June 29, 2021 – For over four decades, Academic Search has been a leader in designing and implementing search processes for leaders of colleges and universities across the country. The firm has completed hundreds of executive searches for higher education institutions and related organizations, for roles ranging from presidents to provosts to deans. Dr. L. Jay Lemons became president of Academic Search in 2017, after serving for 25 years as a college president in both public and private higher education. He recently sat down with Hunt Scanlon Media to discuss the current market for recruiting university and college presidents and other leadership.
Jay, there currently seems to be a lot of activity among top universities in the search for new presidents. Can you share the current demand for new leaders at universities?
With delayed retirements due to the pandemic and the additional stresses placed on institutions and their leaders in the last year, many colleges and universities are searching for new presidents at this time. We are not just seeing presidential turnover but also those at the senior administrative level. Research published in March of this year from Higher Education Publications Inc. indicated that since April 2018, following presidents and chancellors, the provost position has been turning over at the highest rate.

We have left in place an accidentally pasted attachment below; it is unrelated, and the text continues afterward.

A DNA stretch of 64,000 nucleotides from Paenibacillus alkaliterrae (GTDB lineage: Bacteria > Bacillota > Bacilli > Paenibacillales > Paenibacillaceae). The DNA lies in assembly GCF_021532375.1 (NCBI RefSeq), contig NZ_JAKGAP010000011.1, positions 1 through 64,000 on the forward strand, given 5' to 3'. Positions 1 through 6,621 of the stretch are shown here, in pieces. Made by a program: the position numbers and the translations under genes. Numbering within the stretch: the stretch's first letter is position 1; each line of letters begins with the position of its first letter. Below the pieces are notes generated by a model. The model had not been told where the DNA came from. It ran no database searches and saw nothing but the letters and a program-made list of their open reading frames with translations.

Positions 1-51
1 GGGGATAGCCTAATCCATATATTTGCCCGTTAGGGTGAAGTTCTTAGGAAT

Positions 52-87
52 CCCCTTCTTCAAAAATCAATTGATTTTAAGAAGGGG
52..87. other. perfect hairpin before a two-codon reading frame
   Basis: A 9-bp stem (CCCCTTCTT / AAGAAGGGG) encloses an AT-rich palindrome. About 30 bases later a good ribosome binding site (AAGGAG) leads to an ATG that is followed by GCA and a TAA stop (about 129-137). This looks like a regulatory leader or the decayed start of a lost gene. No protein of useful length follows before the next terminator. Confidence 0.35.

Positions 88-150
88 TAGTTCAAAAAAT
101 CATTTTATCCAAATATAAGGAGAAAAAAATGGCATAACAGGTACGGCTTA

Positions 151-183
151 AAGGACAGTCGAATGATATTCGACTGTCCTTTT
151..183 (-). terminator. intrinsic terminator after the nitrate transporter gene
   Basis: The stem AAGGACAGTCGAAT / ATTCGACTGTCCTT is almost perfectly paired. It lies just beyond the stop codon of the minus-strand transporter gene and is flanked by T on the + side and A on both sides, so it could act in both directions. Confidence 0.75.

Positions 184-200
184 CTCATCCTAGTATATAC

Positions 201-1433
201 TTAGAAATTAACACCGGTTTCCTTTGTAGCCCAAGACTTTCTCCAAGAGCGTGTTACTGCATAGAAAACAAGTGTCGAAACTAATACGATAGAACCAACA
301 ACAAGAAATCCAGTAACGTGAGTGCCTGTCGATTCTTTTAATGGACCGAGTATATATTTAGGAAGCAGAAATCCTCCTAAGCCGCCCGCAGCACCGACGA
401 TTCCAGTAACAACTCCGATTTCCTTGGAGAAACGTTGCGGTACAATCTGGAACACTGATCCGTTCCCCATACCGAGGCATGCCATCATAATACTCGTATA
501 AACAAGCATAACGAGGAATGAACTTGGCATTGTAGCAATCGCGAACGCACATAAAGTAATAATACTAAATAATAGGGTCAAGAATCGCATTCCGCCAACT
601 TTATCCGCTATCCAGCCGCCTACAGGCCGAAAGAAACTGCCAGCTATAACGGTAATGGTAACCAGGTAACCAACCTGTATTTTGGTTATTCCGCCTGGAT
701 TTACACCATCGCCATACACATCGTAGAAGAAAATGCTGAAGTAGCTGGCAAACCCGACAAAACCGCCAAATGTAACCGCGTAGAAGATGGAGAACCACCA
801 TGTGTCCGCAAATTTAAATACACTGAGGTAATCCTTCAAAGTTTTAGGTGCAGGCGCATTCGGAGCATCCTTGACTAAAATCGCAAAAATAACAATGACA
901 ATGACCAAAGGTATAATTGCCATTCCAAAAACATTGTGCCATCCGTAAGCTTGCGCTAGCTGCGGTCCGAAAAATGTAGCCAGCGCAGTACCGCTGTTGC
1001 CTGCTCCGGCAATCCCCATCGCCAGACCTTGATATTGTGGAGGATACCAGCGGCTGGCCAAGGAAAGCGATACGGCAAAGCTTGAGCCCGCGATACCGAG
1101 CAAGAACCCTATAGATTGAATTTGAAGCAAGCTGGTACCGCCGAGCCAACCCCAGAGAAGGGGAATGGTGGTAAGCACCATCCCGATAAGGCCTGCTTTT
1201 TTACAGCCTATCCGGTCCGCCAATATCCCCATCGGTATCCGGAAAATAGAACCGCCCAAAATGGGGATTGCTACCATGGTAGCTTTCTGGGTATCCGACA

Why do you think there is so much turnover currently? Are we seeing a new generation of leaders taking over or are you seeing shorter tenures among college presidents?
The average tenure of presidents and other cabinet officers has been decreasing for some time and has undoubtedly been compounded by COVID-19, which has only made more evident pressing issues commonly faced by campus leadership, from the financial health of the institution to the mental health of students, faculty, and staff. A study by the American Council on Education found the average presidential tenure declined from 8.5 years in 2006 to 6.5 years in 2016. This dip is even larger for certain types of universities, like HBCUs and other minority serving institutions. Furthermore, more than half of today’s presidents expect to step down within five years.